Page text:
Build ID: current CVS build As far as I can see, altering the Screen DPI setting (either in Preferences | Fonts or by hand-editing browser.display.screen_resolution in prefs.js) no longer affects what size of font HTML content is rendered in, even when the HTML content calls for no specific font sizes. It does change the font size of UI elements, but nothing else. I've verified this behavior with the use of xmon with a page displaying a TrueType font (which is thus available in any pixel size Mozilla cares to ask for). This is an unfortunate regression now that GECKO_FONT_SIZE_FACTOR is no longer there, since it leaves people with no way to magnify or reduce the actual HTML content's fonts (save manual invocation of View | Enlarge Text). It might be worthwhile having a general 'scale font sizes by <X>' preference, as a more direct way of handling things than the somewhat obscure method of setting screen DPI to a lie. I'm sending this off to Erik because he's the GTK font person as far as I know, but it might actually be a bug in layout or something. Reproduction: - find a Linux system with TrueType fonts. - set up a simple web page showing text in, eg, <font face="verdana"> .... </font> - view it with your normal DPI settings. - quit Mozilla, change DPI settings to claim that you have an absurdly large DPI. - view the page again. - observe that various menu and urlbar fonts are now much bigger but the text on the web page is no bigger than before.
The DPI setting only affects CSS "absolute length units" like pt, mm, etc. It does not affect the CSS "relative length unit" px. This makes sense because DPI means Dots Per Inch, and so it affects pt, mm and so on, but a pixel is a pixel, no matter how many there are per inch on the screen. (Actually, this is not really true. On high res devices such as very high res monitors and printers, CSS implementations are expected to use "reference pixels". Mozilla currently implements reference pixels when printing, but not on the screen. See the CSS spec's wording on this.) The DPI setting was never intended to be a general text zoom facility like GECKO_FONT_SIZE_FACTOR. The latter was removed because we now have the text zoom working (View | Enlarge and Reduce Text Size). If you don't like the default font size (16px for the variable width font), please change your font size prefs. These prefs do not affect Web pages that hard-code font sizes (e.g. pt, px), but such hard-coding is frowned upon, and those authors need to fix their pages. Mozilla has the text zoom feature for such pages. The text zoom setting is not a persistent pref so that Web page authors will have some incentive to fix their pages. Marking INVALID. Please add comments if you wish to discuss this.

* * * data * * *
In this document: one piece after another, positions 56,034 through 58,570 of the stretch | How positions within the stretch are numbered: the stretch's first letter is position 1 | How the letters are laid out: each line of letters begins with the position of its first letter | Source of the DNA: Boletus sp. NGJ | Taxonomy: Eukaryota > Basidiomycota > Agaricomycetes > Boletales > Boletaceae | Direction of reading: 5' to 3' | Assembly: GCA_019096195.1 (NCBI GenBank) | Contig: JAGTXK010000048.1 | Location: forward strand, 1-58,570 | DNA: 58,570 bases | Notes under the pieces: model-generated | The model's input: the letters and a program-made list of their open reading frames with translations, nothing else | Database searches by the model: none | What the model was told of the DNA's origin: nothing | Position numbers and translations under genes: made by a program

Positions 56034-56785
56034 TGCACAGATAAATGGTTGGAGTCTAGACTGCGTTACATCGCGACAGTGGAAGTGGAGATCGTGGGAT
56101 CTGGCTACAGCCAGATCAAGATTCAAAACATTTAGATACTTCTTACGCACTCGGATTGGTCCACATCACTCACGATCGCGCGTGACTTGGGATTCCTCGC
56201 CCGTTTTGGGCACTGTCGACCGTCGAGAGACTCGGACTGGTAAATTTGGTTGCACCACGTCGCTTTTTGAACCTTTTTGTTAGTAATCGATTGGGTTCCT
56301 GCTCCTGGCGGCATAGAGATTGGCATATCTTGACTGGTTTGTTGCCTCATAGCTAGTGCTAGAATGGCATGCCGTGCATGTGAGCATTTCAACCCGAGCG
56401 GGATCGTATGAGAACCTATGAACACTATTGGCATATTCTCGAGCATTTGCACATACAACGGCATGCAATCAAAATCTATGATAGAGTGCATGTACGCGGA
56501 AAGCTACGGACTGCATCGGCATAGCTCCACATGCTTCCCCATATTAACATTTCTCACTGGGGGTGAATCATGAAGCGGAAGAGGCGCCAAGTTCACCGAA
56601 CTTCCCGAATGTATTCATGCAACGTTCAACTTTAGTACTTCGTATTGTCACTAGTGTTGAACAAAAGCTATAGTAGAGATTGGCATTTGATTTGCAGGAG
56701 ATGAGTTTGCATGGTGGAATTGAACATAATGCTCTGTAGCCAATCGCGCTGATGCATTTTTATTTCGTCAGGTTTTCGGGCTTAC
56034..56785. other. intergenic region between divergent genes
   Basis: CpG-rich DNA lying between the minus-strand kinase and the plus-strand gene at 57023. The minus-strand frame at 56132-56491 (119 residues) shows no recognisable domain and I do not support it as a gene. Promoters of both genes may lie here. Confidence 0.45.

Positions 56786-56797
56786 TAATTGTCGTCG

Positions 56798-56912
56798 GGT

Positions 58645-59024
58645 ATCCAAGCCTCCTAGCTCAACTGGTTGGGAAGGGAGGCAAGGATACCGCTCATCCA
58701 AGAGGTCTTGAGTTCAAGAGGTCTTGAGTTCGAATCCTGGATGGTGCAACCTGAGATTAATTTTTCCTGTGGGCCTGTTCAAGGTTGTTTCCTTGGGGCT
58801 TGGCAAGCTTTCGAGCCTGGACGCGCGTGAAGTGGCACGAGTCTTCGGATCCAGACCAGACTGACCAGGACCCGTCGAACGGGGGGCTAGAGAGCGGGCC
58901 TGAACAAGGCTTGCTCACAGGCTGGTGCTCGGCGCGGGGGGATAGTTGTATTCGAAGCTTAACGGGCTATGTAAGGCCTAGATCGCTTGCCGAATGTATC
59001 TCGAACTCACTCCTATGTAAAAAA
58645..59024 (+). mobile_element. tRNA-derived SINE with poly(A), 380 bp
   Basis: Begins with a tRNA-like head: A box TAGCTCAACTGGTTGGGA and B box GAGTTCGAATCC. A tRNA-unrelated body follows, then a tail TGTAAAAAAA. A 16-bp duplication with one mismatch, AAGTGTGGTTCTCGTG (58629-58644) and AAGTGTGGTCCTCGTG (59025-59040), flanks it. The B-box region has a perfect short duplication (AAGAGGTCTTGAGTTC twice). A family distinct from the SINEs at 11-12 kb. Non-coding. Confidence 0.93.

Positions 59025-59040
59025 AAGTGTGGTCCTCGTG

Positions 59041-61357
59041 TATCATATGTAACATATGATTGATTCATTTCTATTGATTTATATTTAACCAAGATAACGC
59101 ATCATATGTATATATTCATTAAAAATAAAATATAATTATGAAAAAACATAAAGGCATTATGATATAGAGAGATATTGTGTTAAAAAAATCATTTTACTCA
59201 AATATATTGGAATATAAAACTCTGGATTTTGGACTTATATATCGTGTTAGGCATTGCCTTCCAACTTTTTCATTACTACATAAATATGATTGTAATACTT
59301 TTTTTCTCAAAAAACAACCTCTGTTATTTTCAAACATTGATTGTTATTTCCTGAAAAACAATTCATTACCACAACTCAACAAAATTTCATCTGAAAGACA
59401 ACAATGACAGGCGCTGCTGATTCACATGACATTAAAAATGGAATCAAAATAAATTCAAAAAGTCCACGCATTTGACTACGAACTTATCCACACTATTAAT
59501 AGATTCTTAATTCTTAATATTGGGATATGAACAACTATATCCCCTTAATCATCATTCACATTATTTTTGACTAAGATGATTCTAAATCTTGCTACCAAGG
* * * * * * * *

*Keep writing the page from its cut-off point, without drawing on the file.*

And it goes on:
Status: UNCONFIRMED → RESOLVED
Last Resolved: 18 years ago
Resolution: --- → INVALID
Thanks for the explanation. I'll describe my problem at more length: My preferred browser font is 14 pixels high, and looks nice on all of my displays. (It's available in no other sizes; the remaining sizes are filled in by font aliases.) However, with a 14 pixel font size baseline, the web pages which set themselves in small font sizes (1, 2, and even 3) are very small, too small to be comfortable to read. What I think I want is some way to control the font size baseline independantly from the pixel size I want my default font to be rendered in for normal/default text. Then I could set Mozilla to render text by default in 14-pixel Cannam Garamond but use a font pixel baseline of 16 for everything else, so that pages who set text in 'size=2' Verdana or Arial or whatever will still be readable. (A preference to say 'never allow a font to go below X pixels' might be easier, but I don't think it's correct. I'm willing to allow peripheral text to go small, but not text in normal paragraphs that I have to read and so on.) I note peripherally that Netscape 4.xx appears to let an underhanded person set the baseline pixel size for fonts on a font by font basis (!). I think that this would be a very nice feature to have in Mozilla, although I suspect it would do quite a bit of damage to the font code. If you add such a thing, I'd suggest also having (optional) preferences for maximum and minimum pixel sizes on a font-by-font basis. Possibly I can already accomplish what I want to do, and more, by judicious (and possibly perverse) use of non-overrideable stylesheets somewhere. If so, feel free to point me at what I should be hacking up and what I should be reading.
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